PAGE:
by John Nichols
The media managers of the 2008 presidential contest worked for months to get Dennis Kucinich off the stage and out of the running. And they have finally succeeded.
The Ohio Congressman says he is now "transitioning out of the presidential campaign" and into a tough Democratic primary race for reelection to his Cleveland-area U.S. House seat.
In a brazen show of courage, Congressman Kucinich took
to the House Floor yesterday and called Bush and Cheney the liars that they are.
"The President and Vice President lied and 4,000 of our soldiers died. The President and Vice President lied and a million innocent Iraqis died in a war that'll cost us two trillion dollars while people here in the states are losing their jobs, their health care, their homes, their dignity. Lies are weapons of mass destruction. Lies are also an impeachable offence. Monday, January 28th is the State of the Union. We already know the State of the Union, it's a lie."]
The casual dismissal of Kucinich's sincere, issue-oriented endeavor made it easy for critics at home -- led by the virulently anti-Kucinich Cleveland Plain Dealer newspaper -- to ridicule a campaign that raised critical issues as little more than an ego trip. That encouraged challengers to enter the March 4 Democratic primary contest for Ohio's 10th District House seat.
The critics claim that Kucinich has neglected his constituents in order to pursue what Bill Clinton might refer to as a "fairytale" campaign for a nomination that was never realistically within reach. "Our district is heading in the wrong direction because we have an absentee congressman," says Cleveland City Councilman Joe Cimperman, whose primary challenge to Kucinich has been generously funded by special-interest groups that disdain the incumbent's independent streak.
Kucinich, who flew to Cleveland rather than to South Carolina or California after the New Hampshire primary -- in which his campaign received more votes than the "serious" candidacy of debate-regular and one-time media darling Fred Thompson -- was anything but an absentee congressman during his presidential run.
If anything, the congressman neglected the national race in order to spend time in his district and on the floor of the House, where he maintained a far steadier attendance record than the senators against whom he was running for the presidential nomination.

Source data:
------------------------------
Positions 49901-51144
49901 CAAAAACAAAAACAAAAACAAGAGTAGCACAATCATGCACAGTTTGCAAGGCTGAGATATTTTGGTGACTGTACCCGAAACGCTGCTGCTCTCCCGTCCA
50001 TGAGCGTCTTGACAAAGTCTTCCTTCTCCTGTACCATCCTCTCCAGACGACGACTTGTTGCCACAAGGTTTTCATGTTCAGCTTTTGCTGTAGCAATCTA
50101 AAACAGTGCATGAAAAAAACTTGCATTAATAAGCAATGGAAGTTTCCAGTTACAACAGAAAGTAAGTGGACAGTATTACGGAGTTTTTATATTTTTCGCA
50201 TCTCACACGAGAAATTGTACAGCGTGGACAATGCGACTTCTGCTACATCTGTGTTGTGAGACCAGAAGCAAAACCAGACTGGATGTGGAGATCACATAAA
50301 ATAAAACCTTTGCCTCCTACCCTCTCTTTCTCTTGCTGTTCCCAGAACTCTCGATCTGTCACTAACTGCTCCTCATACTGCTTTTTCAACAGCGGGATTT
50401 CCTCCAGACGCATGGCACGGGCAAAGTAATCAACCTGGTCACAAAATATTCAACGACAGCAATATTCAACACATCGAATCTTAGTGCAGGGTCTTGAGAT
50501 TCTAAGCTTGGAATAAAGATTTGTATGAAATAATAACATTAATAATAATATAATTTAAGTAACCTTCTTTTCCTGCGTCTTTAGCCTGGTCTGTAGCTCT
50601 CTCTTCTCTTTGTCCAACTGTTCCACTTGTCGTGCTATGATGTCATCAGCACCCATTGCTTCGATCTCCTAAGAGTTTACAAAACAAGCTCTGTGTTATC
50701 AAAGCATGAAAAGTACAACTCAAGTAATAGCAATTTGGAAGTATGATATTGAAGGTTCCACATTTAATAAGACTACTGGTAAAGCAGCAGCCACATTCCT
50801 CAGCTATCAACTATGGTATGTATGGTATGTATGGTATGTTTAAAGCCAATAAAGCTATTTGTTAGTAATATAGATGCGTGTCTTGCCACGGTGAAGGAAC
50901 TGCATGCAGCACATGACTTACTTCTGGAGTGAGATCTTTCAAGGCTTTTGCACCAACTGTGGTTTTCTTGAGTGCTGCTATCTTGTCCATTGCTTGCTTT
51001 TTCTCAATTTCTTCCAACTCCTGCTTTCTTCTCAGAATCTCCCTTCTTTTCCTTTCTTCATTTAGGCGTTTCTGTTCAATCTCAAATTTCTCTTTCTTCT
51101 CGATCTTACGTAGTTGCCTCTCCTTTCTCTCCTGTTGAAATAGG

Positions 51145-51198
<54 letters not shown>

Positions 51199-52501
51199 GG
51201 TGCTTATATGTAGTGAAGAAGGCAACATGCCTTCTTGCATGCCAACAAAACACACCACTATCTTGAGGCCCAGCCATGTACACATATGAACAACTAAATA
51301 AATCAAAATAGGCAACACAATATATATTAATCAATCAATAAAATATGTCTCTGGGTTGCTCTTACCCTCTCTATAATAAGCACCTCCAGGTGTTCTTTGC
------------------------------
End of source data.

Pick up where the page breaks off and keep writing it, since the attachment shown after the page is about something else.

The congressman's greatest attention to his district during the course of the presidential campaign took the form of his focus on the economic issues that are most important to a working-class district that includes portions of the city of Cleveland and neighboring blue-collar suburbs. Even as he discussed the essential subject of the war in Iraq, Kucinich usually did so in the context of a discussion about the cost the war was imposing not just on the distant battlefields of Iraq but on the American cities from which needed federal funds have been diverted to fund a fool's mission in the Middle East.
Much is made of the populist turn the presidential race has taken as economic conditions have worsened. But when none of the other candidates were taking pointed stands on trade policy, the mortgage crisis and real health-care reform, it was Kucinich who staked out precise positions and forced the other candidates to offer working Americans more than mere rhetoric.
The AFL-CIO extended an enthusiastic invitation to Kucinich to participate in the labor federation's August debate in Chicago because union leaders knew that he alone would guide the debate toward specifics on questions of how to reform free-trade agreements, renew industries, and protect the rights of workers to organize. At that debate, it was Kucinich who earned the loudest applause. And rightly so. He was bringing the concerns of cities like Cleveland to the national stage.
One of things that most debate moderators found so frustrating about Kucinich was his determination to talk about the bread-and-butter issues that matter most to working Americans, rather than to play their games. Kucinich forced the anchormen and the reporters, as well as the other candidates, to pay a little attention to the problems of factory workers, shop clerks, and farmers. There is no question that the Ohioan's determination helped influence the three more prominent and well-funded contenders, especially former North Carolina Senator John Edwards.
Kucinich never got much credit from the media or the other candidates. But he influenced the national debate for the better, and the race for the Democratic presidential nomination is diminished by his exit.
It is not just Kucinich who is leaving the national stage. It is the discussion about cities like Cleveland and Detroit and Milwaukee.
John Nichols is Washington correspondent for The Nation magazine.
Copyright Â© 2008 The Nation
Released: 25 January 2008
Word count: 799
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Released: 25 January 2008
Word Count: 799